This may be considered a failure, as it is clear that the territorial contours
would have been specified had we been able to present research on the
Zaramo, the Chagga and the sailors. A religious and political dimension is also
lacking. Observing the polarities induced by attending mosques, Catholic and
Protestant churches or political infrastructures during a period of multiparty
initiation would have been very fruitful and probably conclusive in terms of
territorialisation or geographical innovation.
What is more, only three of the contributors speak a convincing form of
Swahili, with the result that they were the only ones who could truly “enter”
the mental universe of our interlocutors without mediation. One of the limits
of the undertaking is thus that it still depends too much on observation and
on the mediation of discourses pronounced in the dominating language. In
previous research (Calas, 2002) I emphasized the undeniable contribution
as well as the limits of a landscape approach. In my view, and even more so
in terms of this research, only linguistic proximity to the role-players can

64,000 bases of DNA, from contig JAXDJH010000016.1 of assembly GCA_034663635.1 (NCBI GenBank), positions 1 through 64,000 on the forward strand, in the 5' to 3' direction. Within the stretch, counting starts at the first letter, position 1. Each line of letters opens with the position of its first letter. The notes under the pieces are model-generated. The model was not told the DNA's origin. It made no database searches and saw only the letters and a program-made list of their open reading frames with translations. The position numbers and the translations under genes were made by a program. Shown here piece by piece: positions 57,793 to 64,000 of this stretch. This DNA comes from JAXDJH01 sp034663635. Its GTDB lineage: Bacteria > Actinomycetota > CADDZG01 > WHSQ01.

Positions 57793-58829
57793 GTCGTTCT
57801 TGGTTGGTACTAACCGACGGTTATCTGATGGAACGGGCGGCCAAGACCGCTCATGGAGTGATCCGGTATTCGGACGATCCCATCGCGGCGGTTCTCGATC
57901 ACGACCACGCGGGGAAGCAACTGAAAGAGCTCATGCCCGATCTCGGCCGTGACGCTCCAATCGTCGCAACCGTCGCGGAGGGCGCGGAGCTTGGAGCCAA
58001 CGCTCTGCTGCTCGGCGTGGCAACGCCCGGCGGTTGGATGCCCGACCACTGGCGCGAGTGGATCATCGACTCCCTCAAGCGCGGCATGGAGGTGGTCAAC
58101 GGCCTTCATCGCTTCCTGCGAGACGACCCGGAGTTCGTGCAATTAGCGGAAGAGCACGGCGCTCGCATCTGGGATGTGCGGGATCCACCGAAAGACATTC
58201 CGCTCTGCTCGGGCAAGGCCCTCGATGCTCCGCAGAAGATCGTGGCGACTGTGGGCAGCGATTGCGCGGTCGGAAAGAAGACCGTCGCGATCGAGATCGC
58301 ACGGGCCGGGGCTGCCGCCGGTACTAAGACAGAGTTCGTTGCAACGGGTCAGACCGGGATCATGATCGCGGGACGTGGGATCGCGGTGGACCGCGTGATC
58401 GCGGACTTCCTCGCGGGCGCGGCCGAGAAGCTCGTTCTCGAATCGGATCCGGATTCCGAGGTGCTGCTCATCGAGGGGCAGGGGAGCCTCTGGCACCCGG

give us some hope of understanding the current meaning of spatial practices.
After all is said and done, one of the limits of this research is explained by the
difficulties encountered by a researcher in France to find the time to learn a
foreign language and to add professional value to this acquired knowledge.
Another failure is the absence of Tanzanian partners. Because of a lack of
constant presence on the ground, because we refused to pay for recycling
research projects that had already been completed, because we were not able
to offer research projects which would have been interesting to Tanzanian
academics, no collaboration was secured. Significantly, I invited several
Tanzanian academics to work on urban representations and on language.
Nothing came of it. The reason is simple: such projects do not interest
international sponsors, whose preoccupations over-determine the research
orientations of our partners.
However, the conclusion of this undertaking is a source of satisfaction: it
served as training for many young researchers in this field: it was the
subject3matter of more than ten master’s degrees, three DEA’s and four doctoral
3 Diplôme d’études approfondies, a preparatory research qualification which precedes the doctorat.